Race and educational inequality in South Africa: a review of sociological research


Shaheeda Essack and Duncan Hindle

Palgrave Macmillian has published a systematic review of how sociologists have studied the relationship between race and ethnicity and educational inequality in 18 countries. The main methodology employed by the contributing authors to the volume is a comprehensive literature review.

The South African study – the only one on an African country – covers research published between 1980 and 2010, the period which marks the transition from education under apartheid to education under democracy. The authors note that de-racialisation has been of less importance to researchers than the quality of education among the African majority who historically have been the victims of inferior education. Despite progressive policies, education has become “a conserving force in society”, confirming its racial and economic inequalities (p. 492).

The socio-political importance of education has generated a plethora of empirical and policy studies but research from a sociological perspective has been limited. Sampling from seven databases the authors focus on peer-reviewed journal articles, commissioned research reports and edited books dealing with race and inequality in secondary education only.

The authors identify eight broad research traditions: (1) from oligarchy to democracy; (2) policy development – state versus resistance movements; (3) the impact of the removal of race-based policies; (4) racial (de)segregation: causes and consequences; (5) (de)segregation and school resources; (6) curriculum studies; (7) teacher training and pedagogy; and (8) charting inequalities in student outcomes.

The bulk of the chapter comprises an analysis of sociological research undertaken within each of these research traditions. The authors conclude that “the analysis consistently points towards the enduring inequalities in education between black and white learners across the spectrum”. The challenge is therefore “an all-pervasive systemic issue affecting almost 90% of the population”. Research-based policy must focus on how such inequalities can be reduced (p. 513).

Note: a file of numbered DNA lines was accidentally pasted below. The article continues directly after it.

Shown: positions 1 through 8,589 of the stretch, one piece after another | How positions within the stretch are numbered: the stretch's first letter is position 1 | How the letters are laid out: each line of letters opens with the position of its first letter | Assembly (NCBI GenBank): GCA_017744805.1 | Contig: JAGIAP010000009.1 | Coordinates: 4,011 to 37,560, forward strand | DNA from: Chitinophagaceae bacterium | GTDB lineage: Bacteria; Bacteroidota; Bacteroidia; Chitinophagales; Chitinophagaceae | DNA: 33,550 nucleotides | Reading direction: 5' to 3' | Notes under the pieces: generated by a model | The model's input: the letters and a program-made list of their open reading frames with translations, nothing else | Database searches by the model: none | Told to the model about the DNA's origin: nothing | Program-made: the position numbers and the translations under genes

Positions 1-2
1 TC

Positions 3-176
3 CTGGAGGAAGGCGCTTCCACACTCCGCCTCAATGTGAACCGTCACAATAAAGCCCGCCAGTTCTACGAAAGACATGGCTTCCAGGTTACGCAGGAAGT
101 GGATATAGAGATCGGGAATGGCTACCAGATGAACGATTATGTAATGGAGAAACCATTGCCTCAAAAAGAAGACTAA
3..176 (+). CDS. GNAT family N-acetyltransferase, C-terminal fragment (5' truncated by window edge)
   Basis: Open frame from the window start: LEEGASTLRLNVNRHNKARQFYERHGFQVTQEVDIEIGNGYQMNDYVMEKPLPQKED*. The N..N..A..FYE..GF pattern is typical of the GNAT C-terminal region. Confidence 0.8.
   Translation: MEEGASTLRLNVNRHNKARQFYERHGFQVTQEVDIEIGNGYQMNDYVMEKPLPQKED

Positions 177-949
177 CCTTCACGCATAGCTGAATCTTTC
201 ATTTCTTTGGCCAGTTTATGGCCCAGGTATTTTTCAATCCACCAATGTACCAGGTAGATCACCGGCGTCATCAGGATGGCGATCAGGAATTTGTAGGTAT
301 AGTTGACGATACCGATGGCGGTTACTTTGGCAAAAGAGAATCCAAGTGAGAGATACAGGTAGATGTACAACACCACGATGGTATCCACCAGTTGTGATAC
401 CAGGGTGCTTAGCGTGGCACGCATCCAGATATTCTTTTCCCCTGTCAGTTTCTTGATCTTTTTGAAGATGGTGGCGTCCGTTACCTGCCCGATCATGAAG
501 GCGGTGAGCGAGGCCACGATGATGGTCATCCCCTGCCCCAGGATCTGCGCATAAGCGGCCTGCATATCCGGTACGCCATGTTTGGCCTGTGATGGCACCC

The key findings and the recommendations of this study underline the challenges facing the post-school education and training sector: equity, re-distribution of economic resources, equalising educational opportunity, de-segregation and its impact on equity of outcome; racial desegregation as it pertains to staffing, curriculum and institutional culture in all organisations of teaching and learning; factors that inhibit integration in a learning organisation; pedagogy, teacher education and professional development; the focus on mathematics, science and technology education; and participation, progression, retention and success in higher forms of education and training.

Dr Shaheeda Essack is a Deputy Director: Private Higher Education Institutions in the Department of Higher Education and Training.

Mr Duncan Hindle is a former Director General of the Department of Education.

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The Research Bulletin on Post-School Education and Training is prepared by the Directorate: Research Coordination, Monitoring and Evaluation. Enquiries or contributions may be directed to: Lesego RamoseTel: 012 312 5657 Email: dhetresearch@dhet.gov.za Department of Higher Education and Training, 123 Francis Baard Street, Pretoria 0001